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A standard drink is defined as 12 oz of beer, 5 oz wine, or 1 oz of 80 proof distilled liquor. Whether you drink wine, beer, vodka, whisky or other hard liquor, the chart below will help you figure out how many ‘standard drinks’ you have on a regular basis.

What is Moderation and Binge Drinking? Moderation is a term used to describe ‘controlled’ or moderate drinking that does not meet the DSM criteria for alcohol dependence or abuse. Moderate drinking is often defined in terms of the amount of standard drinks you have. These units differ for men and women, since women absorb, distribute, and metabolize alchohol at different rates than men, generally requiring less alcohol to become intoxicated. Most drug treatment counselors and medical providers define moderate as follows: Men: 2-3 drinks a day; or less than 14 per week Women: 1-2 drinks a day; or less than 7 per week Some people don’t drink every day but go on periodic binges. Binge drinking may also increase your risk for liver problems, even if you don’t drink regularly. If you ask yourself the following question and the answer is more than twice, you may want to think about trying to reduce the number of binges you have, or find other ways to cut back on the amount you’re drinking: How many times in the past month have you had? 5 or more drinks in a day? (men) 4 or more drinks in a day? (women)

What if I want to reduce my drinking? Here are a few tips for limiting or moderating your drinking: • Start with a non-alcoholic drink, such as water, soda, or juice. • Try not to keep much alcohol at home. • See whether you can limit the AMOUNT you drink (for example, have less than 2 drinks in one occasion, or just one drink per day).

• ROTATE alcoholic and non-alcoholic drinks (have a beer, then glass of water) • Cut down on how often you drink (try drinking moderately once or twice during the week, instead of always binge drinking on weekends) • Try not to drink on an empty stomach, and drink slowly. • If you’re trying to cut back, avoid big trigger scenes for drinking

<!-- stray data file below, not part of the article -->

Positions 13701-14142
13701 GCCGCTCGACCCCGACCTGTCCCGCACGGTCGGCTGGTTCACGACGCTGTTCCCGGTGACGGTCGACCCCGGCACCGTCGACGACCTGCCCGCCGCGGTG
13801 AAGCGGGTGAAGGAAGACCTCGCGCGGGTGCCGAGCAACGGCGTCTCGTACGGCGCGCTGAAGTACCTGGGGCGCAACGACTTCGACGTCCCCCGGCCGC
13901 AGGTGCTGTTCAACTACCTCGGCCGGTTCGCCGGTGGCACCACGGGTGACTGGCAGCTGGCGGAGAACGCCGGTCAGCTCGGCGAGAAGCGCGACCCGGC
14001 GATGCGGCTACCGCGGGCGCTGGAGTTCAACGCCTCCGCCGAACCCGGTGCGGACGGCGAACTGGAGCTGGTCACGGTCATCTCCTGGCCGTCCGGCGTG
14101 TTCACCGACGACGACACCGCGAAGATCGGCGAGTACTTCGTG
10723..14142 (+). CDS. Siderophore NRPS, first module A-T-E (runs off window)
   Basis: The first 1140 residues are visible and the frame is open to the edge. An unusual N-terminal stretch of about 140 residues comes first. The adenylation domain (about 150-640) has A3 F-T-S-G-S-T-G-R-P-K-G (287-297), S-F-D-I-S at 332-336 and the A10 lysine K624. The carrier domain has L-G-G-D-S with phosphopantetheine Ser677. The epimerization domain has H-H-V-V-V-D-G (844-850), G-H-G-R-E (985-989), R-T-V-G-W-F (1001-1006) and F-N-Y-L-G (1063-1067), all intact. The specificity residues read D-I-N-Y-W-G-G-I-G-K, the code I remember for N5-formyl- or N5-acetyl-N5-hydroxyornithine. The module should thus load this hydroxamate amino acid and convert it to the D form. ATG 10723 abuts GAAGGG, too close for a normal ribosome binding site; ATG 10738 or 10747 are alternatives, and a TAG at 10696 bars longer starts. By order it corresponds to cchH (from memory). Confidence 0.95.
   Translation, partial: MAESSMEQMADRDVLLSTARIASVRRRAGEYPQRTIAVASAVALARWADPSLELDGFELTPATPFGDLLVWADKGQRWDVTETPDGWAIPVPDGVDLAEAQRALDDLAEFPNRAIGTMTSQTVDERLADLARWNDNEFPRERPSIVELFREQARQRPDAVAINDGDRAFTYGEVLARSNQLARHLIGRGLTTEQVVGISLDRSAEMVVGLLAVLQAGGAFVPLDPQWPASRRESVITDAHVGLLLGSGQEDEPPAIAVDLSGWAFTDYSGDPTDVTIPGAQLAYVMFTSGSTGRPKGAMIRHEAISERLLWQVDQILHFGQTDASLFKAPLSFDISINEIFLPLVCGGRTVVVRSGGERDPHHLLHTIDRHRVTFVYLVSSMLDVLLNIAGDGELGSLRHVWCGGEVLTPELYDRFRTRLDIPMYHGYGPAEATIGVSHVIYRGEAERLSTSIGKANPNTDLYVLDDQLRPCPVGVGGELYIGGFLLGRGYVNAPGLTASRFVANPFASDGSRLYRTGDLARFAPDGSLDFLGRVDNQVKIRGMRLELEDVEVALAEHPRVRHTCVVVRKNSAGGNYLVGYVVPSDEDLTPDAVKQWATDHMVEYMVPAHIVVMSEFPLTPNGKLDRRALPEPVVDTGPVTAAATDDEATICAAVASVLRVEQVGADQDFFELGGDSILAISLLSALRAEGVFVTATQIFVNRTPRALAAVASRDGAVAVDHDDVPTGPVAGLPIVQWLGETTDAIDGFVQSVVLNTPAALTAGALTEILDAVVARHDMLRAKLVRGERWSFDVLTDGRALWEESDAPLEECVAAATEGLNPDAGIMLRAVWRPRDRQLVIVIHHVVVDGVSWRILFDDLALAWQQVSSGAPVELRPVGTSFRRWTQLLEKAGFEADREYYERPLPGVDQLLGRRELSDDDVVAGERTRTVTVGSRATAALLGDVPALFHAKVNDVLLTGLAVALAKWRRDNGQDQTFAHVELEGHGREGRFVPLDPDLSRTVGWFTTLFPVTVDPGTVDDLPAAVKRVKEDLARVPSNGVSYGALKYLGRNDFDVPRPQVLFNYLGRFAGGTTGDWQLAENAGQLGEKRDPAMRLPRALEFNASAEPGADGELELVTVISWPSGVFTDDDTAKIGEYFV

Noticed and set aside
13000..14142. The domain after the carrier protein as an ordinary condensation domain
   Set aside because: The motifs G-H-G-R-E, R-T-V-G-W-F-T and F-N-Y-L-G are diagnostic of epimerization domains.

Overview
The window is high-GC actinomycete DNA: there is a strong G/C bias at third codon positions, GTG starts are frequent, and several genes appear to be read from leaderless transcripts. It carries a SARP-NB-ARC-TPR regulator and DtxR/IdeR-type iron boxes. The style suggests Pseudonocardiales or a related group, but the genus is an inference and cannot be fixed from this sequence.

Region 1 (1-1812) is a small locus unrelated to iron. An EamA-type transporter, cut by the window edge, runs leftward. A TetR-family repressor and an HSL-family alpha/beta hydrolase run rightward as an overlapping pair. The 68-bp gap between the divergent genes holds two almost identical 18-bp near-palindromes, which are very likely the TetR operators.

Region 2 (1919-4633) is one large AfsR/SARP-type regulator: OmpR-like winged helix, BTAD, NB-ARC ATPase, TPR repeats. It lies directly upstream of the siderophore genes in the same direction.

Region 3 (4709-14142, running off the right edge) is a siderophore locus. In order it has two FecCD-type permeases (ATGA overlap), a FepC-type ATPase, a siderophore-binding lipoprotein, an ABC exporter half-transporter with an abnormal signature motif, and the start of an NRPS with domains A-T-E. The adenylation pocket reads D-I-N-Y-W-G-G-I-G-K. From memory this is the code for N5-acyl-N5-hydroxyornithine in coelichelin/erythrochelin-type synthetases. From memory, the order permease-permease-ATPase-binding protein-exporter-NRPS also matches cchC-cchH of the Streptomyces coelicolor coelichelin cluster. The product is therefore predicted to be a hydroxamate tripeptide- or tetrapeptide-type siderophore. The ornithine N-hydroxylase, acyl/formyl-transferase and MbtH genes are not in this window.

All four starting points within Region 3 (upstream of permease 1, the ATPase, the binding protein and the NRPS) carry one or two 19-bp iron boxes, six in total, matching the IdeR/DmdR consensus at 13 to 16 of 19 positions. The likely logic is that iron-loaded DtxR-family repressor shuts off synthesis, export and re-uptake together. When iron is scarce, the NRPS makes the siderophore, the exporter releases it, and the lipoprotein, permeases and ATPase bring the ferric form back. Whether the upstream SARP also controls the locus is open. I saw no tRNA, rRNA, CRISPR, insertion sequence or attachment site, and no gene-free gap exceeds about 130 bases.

What if I want to stop drinking? There are lots of ways to change your relationship to alcohol and other drugs, and no single approach works for everyone. Many different strategies exist for cutting back on alcohol – including doing it on your own, using counseling, support groups, moderation management (which involves individual counseling and support around drinking goals that you define for yourself ), AA, and, for some people, prescription medications that may help reduce cravings. AA: There are hundreds of alcoholics anonymous programs throughout the country. These programs have helped some people who use them remain sober and participate in an extended support system. Since AA focuses on abstinence - and the idea that individuals are powerless to the effects of alcohol - it may be less of an option for people who use alcohol with street drugs but doesn’t necessarily want to get clean or stop drinking altogether. Treatment: If you want to try alcohol treatment, there are several choices available: in-patient detox facilities; inpatient residential programs, outpatient programs; and a few medications that are used to help ease cravings in people highly motivated to quit. If you’re trying to detox from alcohol, a treatment program or medical provider can ease some of the initial withdrawal and physical/mental effects (including risk for seizures) by prescribing mild sedatives for a short period of time during the first few days. One benefit to treatment programs is that they offer support groups and counseling. Drawbacks include the fact that these programs are focused on abstinence from all drugs, and may

If You Drink Alcohol and Have Hepatitis C or HIV, Read This!  

A brochure offering harm reduction strategies to people who have hepatitis C or HIV and drink alcohol.

If You Drink Alcohol and Have Hepatitis C or HIV, Read This!  

A brochure offering harm reduction strategies to people who have hepatitis C or HIV and drink alcohol.